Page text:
Same in Italy, but there the pensioners get the largest share of GDP of all OECD countries. Same great freedom to not have kids, and now those few who have work pay very high taxes to support the elderly who lived their life fully and liberally.

Certainly, if one is lucky and smart enough to have a good career and a pension system is not very redistributive then they might get a nice pension. But it looks very, very miserable for most.
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Old 05.12.2018, 17:42
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Re: So-called "social security": desperation, suicide, capitulation or emigration

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This is half the problem with Western Europe today. Successive governments under the cancer that was "Social Democracy" have done as good a job as they can in order to destroy "the family", so that the State could replace it with themselves.

Have a baby? - no family required, house, money, pension all free. VOTE FOR US.
Children? - no family required, we'll pay for childcare so that you may work (and pay taxes). VOTE FOR US
Aged relatives? - no family required, throw them in a home. VOTE FOR US.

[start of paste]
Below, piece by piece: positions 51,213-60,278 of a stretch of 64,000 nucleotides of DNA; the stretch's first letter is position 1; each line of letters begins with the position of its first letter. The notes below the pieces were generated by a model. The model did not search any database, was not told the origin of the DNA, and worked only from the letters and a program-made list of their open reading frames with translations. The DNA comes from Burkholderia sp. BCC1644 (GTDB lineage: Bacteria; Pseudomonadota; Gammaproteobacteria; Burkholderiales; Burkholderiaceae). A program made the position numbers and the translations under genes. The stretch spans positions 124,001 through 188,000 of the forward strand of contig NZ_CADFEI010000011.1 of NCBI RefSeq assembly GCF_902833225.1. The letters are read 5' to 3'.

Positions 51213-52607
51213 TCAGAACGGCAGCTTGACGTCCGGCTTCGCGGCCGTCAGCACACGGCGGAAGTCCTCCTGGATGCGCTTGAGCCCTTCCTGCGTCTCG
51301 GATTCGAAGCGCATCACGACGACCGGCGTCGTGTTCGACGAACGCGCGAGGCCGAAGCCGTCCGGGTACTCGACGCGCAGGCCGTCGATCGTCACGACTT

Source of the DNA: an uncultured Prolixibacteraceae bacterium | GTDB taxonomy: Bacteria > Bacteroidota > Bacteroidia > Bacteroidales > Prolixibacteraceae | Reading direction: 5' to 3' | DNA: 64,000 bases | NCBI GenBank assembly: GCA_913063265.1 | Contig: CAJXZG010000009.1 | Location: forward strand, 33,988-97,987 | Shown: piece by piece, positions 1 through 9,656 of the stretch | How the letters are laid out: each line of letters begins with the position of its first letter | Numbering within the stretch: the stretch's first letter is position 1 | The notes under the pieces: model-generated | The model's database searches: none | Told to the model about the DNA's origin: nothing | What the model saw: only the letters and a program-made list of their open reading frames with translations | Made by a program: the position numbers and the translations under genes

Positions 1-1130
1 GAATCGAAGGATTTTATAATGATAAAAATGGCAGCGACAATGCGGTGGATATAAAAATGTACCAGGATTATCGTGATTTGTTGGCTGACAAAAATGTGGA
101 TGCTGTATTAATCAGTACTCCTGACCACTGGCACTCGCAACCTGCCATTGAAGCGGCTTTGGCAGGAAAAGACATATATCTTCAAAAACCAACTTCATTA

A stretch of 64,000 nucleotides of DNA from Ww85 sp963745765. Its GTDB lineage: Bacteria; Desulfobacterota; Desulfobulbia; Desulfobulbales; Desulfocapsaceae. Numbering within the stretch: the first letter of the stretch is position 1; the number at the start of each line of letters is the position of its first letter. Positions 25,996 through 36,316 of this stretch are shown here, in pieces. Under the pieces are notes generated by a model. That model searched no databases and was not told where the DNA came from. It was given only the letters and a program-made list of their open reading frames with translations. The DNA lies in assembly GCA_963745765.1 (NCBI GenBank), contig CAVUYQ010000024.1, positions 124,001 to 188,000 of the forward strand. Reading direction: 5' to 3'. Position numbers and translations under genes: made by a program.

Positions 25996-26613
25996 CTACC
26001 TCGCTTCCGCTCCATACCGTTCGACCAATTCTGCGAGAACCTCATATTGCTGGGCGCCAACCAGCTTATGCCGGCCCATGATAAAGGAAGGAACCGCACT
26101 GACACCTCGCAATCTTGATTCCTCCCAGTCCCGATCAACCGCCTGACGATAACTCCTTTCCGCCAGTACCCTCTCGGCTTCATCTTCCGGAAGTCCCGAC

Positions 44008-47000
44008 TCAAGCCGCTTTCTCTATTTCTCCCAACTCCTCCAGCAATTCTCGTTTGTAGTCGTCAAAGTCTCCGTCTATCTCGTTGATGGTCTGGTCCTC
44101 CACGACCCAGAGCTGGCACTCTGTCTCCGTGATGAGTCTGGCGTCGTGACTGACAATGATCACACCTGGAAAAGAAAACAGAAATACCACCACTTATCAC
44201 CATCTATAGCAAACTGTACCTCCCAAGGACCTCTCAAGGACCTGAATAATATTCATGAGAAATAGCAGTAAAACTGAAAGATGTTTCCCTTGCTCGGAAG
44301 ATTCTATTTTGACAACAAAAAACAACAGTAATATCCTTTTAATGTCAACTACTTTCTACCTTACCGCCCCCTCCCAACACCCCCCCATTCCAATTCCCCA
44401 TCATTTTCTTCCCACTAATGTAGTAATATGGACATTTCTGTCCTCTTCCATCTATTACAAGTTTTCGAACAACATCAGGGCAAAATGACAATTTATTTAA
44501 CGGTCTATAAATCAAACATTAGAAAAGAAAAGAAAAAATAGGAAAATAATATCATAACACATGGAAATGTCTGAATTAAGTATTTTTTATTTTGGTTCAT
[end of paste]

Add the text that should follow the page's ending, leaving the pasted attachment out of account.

Add to that inheritance tax or even tax on money lended through family
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Old 05.12.2018, 18:08
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Re: So-called "social security": desperation, suicide, capitulation or emigration

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This. Some people tend to forget that they too will get older. Nobody likes it when the system is "milked" but there are situations when people have done everything in their power and still end up relying on this so-called social safety net. I like to believe that all those who are so much against a decent social protection system (granted only when it's needed and only when it's necessary) - to really have those suspenders and belts you're talking about. Funnily enough, those who do have them are not so much against such a system. It's one of the so called life's ironies...;-)
That's exactly the point you are wrong. Money does not grow in trees, there is no such thing as free lunch. Someone - either you or others - payed into this system and when the system has pay for someone else it means wealth is destroyed (i.e., collecting taxes is not expensive, the state is inefficient, etc.) . First thing that should be taught to a 18-year old by his/her parents is: you are going to get old, so invest at least 15% of your income every month for your retirement. State finances can go bust, inflation can greatly decrease your purchasing power, world crises, wars, etc., all these are enough reasons to believe it's very risky to depend on the so called social-net.